Mental health and crisis counselors say telehealth should stay even after pandemic ends

Posted at 12:24 PM, May 04, 2020
and last updated 2020-05-04 18:55:45-04

CLEVELAND — After emergency actions relaxed governing how mental health, addiction and crisis counselors can access their patients, those counselors say clients and patients would benefit from the changes becoming permanent.

“It’s been a radical shift in terms of how we interface with our patients and how our patients interface with us,” said Recovery Resources Chief Clinical Officer Jason Joyce.

Since March 9, healthcare providers have been allowed to use telemedicine to reach clients, allowing more people to be served while limiting the spread of the coronavirus.

“This is a regulatory change being offered by the Ohio Department of Medicaid to help reduce the risk of exposure to coronavirus (COVID-19) for patients, their families, and the health care workforce. In addition to increasing access to care, these rules also seek to reduce pressure on Ohio hospitals,” says a post on the Ohio Department of Developmental Disabilities website.

“That allows us to bill services that weren’t previously billable over the phone and over video,” said Joyce. “We’ve done over 4,000 Telehealth visits since this started. Prior to that, the number was zero.”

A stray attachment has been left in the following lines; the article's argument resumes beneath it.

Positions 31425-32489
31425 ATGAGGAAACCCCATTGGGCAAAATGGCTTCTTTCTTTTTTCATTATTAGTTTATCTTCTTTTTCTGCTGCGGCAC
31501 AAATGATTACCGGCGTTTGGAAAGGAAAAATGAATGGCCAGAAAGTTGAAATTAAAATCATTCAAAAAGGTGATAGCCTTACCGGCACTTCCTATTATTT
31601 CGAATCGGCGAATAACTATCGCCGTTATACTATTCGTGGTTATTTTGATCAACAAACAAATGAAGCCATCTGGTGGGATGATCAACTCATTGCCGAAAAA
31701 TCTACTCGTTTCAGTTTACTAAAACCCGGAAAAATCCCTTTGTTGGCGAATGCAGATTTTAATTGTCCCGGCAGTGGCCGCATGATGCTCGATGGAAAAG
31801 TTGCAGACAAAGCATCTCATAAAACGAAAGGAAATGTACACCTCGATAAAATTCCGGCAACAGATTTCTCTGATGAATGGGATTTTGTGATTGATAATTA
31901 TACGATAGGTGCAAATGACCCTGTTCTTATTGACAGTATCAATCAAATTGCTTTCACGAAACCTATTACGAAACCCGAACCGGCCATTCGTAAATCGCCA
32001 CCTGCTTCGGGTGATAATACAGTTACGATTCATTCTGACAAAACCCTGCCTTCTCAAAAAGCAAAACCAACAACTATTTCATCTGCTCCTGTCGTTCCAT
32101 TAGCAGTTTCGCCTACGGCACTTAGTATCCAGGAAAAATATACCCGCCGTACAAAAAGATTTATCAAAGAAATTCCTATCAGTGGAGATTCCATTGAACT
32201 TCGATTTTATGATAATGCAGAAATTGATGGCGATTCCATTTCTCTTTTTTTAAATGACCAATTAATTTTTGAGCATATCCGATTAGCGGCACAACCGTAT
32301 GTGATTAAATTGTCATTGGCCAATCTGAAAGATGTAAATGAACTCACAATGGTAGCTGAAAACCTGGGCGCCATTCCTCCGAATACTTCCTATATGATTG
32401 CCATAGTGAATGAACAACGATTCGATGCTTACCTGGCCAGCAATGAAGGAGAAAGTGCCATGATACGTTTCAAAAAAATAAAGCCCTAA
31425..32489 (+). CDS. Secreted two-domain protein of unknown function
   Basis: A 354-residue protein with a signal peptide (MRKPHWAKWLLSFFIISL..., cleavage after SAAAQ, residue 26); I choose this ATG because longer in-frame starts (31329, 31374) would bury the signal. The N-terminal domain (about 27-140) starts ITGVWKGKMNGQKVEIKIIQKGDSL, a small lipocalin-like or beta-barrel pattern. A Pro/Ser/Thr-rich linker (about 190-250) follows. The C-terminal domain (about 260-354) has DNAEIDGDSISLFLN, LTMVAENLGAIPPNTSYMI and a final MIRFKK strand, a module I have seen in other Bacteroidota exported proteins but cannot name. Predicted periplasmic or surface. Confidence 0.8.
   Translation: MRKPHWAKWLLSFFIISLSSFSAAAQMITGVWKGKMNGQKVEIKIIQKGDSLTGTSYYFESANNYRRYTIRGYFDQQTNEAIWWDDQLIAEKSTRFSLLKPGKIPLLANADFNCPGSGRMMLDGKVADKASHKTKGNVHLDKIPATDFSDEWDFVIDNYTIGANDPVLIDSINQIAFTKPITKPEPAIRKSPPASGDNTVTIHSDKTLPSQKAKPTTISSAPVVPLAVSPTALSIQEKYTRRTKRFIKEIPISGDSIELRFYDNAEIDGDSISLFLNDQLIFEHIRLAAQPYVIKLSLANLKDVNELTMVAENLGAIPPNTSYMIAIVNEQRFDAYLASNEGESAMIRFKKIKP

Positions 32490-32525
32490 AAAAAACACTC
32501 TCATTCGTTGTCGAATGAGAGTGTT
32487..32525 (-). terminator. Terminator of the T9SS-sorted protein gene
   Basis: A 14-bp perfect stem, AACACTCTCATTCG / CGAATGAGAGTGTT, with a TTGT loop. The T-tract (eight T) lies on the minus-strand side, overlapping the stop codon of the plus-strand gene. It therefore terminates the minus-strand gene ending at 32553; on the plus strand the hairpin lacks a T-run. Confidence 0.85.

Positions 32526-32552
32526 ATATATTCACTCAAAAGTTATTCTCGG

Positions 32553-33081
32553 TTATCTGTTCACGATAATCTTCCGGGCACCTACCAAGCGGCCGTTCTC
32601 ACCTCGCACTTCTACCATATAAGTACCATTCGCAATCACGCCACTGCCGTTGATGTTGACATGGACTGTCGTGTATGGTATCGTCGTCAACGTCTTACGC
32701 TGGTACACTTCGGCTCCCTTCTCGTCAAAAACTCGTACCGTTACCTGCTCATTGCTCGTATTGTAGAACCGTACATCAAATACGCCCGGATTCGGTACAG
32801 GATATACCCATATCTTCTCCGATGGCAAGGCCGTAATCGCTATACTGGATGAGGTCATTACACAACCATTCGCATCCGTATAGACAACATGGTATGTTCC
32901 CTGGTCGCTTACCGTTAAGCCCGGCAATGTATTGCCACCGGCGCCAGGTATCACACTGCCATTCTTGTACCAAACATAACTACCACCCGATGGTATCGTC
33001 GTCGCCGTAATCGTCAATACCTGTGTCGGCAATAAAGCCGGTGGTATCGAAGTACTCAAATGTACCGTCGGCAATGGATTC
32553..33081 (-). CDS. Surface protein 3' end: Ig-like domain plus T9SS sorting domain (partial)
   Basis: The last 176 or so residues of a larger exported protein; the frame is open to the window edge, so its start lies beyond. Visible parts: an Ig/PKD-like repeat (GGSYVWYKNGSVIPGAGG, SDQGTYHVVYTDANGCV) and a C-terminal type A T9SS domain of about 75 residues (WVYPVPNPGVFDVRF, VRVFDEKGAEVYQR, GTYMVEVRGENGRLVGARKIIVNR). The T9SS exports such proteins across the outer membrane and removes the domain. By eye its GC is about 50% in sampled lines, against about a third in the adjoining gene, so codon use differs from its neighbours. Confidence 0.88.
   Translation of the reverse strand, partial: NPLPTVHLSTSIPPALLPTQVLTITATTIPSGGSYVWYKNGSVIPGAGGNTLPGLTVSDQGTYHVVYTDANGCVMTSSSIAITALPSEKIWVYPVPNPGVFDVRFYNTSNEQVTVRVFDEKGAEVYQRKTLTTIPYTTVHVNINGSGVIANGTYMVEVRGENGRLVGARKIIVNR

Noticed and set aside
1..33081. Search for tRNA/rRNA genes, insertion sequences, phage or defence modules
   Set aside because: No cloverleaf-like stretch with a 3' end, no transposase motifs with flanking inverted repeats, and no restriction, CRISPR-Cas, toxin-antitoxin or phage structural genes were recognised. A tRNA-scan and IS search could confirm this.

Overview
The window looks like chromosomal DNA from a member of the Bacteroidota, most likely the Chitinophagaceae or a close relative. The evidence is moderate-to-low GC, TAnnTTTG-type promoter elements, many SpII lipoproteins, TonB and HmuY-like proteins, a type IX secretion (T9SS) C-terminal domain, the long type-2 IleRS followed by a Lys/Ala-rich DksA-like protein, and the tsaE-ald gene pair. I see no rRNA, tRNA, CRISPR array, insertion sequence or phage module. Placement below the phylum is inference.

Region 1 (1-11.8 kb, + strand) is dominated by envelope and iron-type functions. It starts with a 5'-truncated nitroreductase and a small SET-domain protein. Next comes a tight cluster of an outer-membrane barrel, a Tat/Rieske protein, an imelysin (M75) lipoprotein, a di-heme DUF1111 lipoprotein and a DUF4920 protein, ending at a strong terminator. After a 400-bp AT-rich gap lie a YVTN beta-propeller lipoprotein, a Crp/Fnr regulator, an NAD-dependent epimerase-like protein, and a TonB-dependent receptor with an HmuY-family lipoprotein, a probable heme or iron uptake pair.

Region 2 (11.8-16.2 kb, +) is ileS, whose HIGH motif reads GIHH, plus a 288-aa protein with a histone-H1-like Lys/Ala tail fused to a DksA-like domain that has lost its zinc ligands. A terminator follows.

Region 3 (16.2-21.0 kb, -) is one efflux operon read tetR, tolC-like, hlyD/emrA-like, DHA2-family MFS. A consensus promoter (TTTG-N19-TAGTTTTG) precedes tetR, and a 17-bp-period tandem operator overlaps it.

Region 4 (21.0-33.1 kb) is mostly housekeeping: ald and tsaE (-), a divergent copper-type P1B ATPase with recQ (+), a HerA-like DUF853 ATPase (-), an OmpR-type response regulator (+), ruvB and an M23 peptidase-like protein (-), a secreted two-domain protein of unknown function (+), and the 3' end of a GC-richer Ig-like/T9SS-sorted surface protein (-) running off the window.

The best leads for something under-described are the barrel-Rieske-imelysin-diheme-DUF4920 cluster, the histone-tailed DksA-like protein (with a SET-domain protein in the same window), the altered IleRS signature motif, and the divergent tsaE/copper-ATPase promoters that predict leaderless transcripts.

The better number might be the 10% decrease in Recovery Resources clients missing appointments. Joyce says it seems that there’s a better chance clients come to counseling when it’s over a video conference.

“What we’re finding is that many of those individual are actually responding better to [video conference appointments] than they did to the in-person group,” said The LCADA Way President Thomas Stuber.

He says younger clients seem to be more engaged more quickly with the video meetings and video group sessions. Stuber says getting clients into a treatment routine quickly means they have a better chance of that treatment being successful.

“Counselors always believed they had to see the person and be face-to-face to be effective,” said Stuber. “I don’t think that myth is there anymore.”

Both organizations say their work during the outbreak shows they need to keep doing Telehealth even after the coronavirus is less of a threat.

But that depends on the state of Ohio.

The success so far is largely due to the quickly-relaxed regulations. Governor DeWine’s spokesperson tells News 5 those changes are temporary and just for the duration of the emergency. The changes would have to go through the normal, sometimes-lengthy legislative process to become permanent.

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